Right-Sizing Tech Sector Contributes to San Francisco Office Market Slowdown According to Q4 2016 Savills Studley Report

Tenants leased less than 6.6 msf in during 2016, the weakest annual total since 2009

“Despite a flurry of leases to end the year, 2016 was the weakest year for transaction activity since 2009. Tenants continue to focus their attention on quality built sublet space. Anemic demand and a deep pool of sublet space has finally brought rental rate growth to a halt.” – Colin Scanlon, Research Manager

Report highlights include:

Tenants leased less than 6.6 million square feet in San Francisco during 2016, the weakest annual total since 2009. Rightsizing has once again come to the tech sector, overtaking the rapid expansion phase of this cycle which had prevailed for several years.

More businesses have kept their headcount flat, while a few have had to shut down operations entirely. Layoffs are being announced, not just at smaller startups, but at some larger firms as well. Twitter’s 9.0% headcount reduction and shutdown of Vine dominated headlines, but Cisco, Intel and Yahoo also made big cuts. Some companies remain in expansion mode but they are no longer the dominant driver.

Landlords are increasingly looking at prospective tenants’ credit and are requiring larger security deposits for less established firms.

The sublease market dominated leasing in 2016, and the second half in particular. Overall, subleasing accounted for roughly 35% of yearly leasing, and over 50% of activity in the second half. Counterintuitively, this is not due to a discount on sublease space, rather the ability to acquire pre-built facilities for shorter terms than landlords are willing to offer. As a result, shorter term turnkey subleases are being priced at direct rates.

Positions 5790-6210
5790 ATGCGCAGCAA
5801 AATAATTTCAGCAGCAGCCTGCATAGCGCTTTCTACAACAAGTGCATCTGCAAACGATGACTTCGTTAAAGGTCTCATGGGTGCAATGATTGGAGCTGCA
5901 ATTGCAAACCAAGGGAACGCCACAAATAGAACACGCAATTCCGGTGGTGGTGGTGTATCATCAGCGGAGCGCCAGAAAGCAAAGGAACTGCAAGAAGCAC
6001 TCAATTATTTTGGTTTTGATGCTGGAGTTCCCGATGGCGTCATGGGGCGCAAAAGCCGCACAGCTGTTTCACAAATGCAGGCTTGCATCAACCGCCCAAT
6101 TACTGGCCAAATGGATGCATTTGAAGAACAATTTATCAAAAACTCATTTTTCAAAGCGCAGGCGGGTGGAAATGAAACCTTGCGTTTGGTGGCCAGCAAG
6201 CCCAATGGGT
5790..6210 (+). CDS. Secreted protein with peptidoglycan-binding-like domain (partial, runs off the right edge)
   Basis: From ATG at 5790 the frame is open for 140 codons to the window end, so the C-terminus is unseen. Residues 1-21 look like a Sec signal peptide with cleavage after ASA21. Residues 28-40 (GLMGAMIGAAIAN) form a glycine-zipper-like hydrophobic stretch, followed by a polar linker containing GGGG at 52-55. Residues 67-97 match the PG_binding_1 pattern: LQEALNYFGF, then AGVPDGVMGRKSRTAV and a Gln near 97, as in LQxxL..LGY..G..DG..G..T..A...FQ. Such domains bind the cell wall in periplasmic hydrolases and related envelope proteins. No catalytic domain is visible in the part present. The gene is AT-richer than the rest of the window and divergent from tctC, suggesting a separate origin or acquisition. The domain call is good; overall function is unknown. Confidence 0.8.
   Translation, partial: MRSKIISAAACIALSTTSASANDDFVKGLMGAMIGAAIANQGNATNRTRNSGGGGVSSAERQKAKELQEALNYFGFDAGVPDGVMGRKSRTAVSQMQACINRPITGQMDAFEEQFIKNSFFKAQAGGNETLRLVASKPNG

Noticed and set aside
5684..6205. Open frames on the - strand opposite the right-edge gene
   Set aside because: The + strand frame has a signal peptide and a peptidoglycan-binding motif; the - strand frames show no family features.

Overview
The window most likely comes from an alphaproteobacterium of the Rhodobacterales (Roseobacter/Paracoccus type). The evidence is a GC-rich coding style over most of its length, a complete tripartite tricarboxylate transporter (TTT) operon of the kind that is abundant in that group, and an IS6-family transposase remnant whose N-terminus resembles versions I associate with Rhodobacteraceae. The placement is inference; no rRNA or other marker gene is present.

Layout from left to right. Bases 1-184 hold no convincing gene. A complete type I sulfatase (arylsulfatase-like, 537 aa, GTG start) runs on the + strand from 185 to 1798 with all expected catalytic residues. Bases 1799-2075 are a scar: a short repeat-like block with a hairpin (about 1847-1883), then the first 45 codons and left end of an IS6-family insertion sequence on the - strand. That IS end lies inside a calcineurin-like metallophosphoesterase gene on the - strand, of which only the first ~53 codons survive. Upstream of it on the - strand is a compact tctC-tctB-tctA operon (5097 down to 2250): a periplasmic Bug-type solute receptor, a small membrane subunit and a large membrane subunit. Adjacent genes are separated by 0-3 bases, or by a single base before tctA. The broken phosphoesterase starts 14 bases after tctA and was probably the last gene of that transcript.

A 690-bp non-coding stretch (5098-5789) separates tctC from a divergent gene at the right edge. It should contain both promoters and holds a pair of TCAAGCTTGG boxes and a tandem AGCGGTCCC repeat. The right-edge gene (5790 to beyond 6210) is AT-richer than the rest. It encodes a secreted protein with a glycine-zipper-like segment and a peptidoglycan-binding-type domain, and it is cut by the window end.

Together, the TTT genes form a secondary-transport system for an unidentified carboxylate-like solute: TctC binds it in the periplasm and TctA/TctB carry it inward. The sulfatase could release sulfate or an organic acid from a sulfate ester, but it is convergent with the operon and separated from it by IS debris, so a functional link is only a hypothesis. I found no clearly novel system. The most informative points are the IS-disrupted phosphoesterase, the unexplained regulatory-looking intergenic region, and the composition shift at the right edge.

Tenants are wary of coming out of pocket as much as $140 to build out space, so the appeal of built space is understandable. Landlords have been forced to up their tenant improvement allowances, sometimes to more than $85.00/sf to compete with either the renewal option or a sublet play.

The availability of sublet space is clearly hampering the efforts of landlords trying to lease newly constructed space. During the hypertrophied growth phase, which prevailed as recently as late 2015, tenants were grabbing new product almost as soon as plans were unveiled. In the last five quarters, movement on this space has been anemic. Currently there is 4.1 million square feet of new office product under construction—nearly triple the historical average—and only 34% has been preleased.

Key statistics:

Several significant leases boosted quarterly activity. Nevertheless, tenants have only leased 5.3 msf in 2016, falling well short of the long-term annual average of 8.0 msf.

Following two consecutive quarters with an increase in vacancy, San Francisco’s overall vacant availability rate fell by 30 basis points to 8.7%. The Class A availability rate dropped below 10.0%, to 9.8%, a 60 basis point quarter-on-quarter decrease. Even so, the overall and Class rate have increased by 70 basis points and 130 basis points respectively from year-end 2015.

Overall asking rent inched down by 0.6% to $64.80, but rose by 1.4% year-on-year. The average Class A rent jumped by 1.2% quarter-on-quarter to $67.53 and rose by 2.4% year-on-year.

Sales during 2016 increased 17.2% over 2015, totaling $5.2 billion in 2016 compared to $4.5 billion in 2015.

To view the full report, please click here.

West Coast Commercial Real Estate News